US Persons for Transfer Tax Purposes
Who are considered US persons for transfer tax purposes and why is this important?
US persons for transfer tax purposes are:
- all US citizens, regardless of where they live;
- all other non-US citizens domiciled in the US.
The estate of US domiciliaries has a tax exemption amount of $ 11.2 million. By contrast, the estate of non-US domiciliaries has a tax exemption amount of only $ 60,000.
Please keep in mind that some bilateral tax treaties raise the estate tax exemption amount for citizens of that country.
Domicile means living somewhere with no definite present intention of moving. “Home is here for now.” A person can have several residences, but only one domicile.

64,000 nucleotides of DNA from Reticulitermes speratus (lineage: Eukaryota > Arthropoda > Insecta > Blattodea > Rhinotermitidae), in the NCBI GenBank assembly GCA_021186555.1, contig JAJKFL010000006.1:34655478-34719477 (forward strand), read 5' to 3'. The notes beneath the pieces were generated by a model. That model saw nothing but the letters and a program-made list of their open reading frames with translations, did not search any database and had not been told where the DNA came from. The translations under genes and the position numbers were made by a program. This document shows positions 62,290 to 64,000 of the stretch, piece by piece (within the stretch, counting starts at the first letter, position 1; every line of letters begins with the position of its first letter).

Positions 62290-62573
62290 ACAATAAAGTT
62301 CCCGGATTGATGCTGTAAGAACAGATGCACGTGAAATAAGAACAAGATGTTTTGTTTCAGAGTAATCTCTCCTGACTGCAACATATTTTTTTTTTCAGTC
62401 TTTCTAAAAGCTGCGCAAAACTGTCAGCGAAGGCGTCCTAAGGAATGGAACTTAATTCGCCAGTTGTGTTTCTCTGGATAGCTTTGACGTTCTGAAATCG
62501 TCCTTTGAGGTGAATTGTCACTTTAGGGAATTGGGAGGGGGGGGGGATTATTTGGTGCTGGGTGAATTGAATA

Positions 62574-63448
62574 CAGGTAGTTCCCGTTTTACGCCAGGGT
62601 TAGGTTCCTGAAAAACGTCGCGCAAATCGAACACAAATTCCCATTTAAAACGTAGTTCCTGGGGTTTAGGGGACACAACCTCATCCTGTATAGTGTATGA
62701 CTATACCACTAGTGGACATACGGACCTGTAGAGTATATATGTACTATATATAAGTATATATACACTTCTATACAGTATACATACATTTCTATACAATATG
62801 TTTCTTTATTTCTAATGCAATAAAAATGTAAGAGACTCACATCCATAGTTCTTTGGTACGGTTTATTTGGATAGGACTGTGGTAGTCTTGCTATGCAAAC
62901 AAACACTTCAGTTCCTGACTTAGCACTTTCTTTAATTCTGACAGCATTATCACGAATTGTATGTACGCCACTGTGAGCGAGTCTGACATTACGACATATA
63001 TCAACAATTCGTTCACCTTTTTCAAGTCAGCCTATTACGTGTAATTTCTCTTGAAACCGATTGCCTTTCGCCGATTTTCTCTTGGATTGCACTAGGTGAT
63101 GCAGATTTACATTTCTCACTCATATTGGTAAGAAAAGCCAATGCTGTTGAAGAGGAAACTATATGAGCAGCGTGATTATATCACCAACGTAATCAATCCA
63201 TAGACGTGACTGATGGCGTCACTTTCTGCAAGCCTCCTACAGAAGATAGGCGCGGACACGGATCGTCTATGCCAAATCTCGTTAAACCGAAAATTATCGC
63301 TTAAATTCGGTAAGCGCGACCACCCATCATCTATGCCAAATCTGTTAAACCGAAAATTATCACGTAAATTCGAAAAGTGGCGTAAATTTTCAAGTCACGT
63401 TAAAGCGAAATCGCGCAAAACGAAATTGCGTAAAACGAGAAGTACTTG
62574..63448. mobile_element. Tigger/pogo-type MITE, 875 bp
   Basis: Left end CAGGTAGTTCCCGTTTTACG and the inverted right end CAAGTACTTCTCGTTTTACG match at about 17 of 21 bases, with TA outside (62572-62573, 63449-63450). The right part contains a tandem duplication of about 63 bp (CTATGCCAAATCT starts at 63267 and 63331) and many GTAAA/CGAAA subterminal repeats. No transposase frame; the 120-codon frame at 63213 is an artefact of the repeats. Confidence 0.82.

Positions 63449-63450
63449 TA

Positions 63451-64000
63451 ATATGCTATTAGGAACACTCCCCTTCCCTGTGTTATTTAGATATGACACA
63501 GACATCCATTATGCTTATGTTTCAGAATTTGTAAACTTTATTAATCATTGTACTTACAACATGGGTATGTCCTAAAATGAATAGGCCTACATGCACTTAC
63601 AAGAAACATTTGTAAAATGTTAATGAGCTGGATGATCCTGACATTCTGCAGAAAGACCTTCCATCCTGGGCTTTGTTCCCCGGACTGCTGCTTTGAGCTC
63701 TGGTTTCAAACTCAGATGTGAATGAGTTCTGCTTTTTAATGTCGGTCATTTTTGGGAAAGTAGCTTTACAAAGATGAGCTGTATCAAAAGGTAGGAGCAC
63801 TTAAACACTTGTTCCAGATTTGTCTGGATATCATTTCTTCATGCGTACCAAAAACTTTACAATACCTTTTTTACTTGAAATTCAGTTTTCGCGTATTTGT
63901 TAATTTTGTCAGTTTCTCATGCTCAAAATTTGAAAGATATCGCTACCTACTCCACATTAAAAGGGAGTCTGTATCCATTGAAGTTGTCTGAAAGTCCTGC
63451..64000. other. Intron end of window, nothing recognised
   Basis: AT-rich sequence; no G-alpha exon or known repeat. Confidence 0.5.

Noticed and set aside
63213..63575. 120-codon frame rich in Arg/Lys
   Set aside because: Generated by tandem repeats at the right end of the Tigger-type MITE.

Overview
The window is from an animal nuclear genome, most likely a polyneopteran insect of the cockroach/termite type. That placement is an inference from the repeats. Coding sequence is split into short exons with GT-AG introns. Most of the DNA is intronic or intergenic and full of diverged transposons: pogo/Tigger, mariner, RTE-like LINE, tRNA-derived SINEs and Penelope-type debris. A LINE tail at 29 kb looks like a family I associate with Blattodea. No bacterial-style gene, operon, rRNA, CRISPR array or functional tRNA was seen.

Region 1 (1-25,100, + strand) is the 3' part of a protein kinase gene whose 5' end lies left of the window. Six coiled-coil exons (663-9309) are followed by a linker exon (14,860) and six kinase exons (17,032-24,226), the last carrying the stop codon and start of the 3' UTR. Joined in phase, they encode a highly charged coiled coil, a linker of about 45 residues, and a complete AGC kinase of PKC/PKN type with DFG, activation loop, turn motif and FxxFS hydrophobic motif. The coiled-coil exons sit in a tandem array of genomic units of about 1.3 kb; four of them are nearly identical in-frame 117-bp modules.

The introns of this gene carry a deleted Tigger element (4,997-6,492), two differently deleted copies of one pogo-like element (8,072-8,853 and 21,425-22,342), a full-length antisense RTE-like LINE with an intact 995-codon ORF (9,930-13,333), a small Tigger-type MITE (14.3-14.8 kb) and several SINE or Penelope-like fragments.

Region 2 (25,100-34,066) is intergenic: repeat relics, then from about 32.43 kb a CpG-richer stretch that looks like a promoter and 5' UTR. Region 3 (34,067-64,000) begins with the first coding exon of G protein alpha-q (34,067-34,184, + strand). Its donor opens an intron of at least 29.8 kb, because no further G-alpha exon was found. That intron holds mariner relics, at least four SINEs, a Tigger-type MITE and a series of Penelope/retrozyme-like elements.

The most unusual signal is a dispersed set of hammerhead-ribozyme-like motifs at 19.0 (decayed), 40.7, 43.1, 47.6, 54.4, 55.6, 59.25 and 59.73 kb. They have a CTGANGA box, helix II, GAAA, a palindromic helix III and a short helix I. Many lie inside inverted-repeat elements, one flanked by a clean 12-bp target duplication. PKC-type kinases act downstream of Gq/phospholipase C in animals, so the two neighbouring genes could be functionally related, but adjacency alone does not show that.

The IRS does not use the term “domicile”, but “resident”. This is confusing, because being a “resident for transfer tax purposes” is different than being a “resident for income tax purposes.”
Whether a person who resides in the US is domiciled in the US is decided subjectively, based on all circumstances:
- Statements of intent as set forth on
- visa applications
- tax returns,
- wills, etc.
- Length of residence in the US;
- Green card;
- Rented or owned home in the US and abroad; house vs. condo, size of the home;
- Ties to the other country;
- Country of citizenship;
- Location of business interests;
- Social network,
- Voting registration,
- Driver’s license.
Green card holders, holders of other types of visa, and illegal aliens may or may not be US domiciliaries.
For example, a retired green card holder who spends most of her time in her home country and visits the US every few months is most likely not a US domiciliary.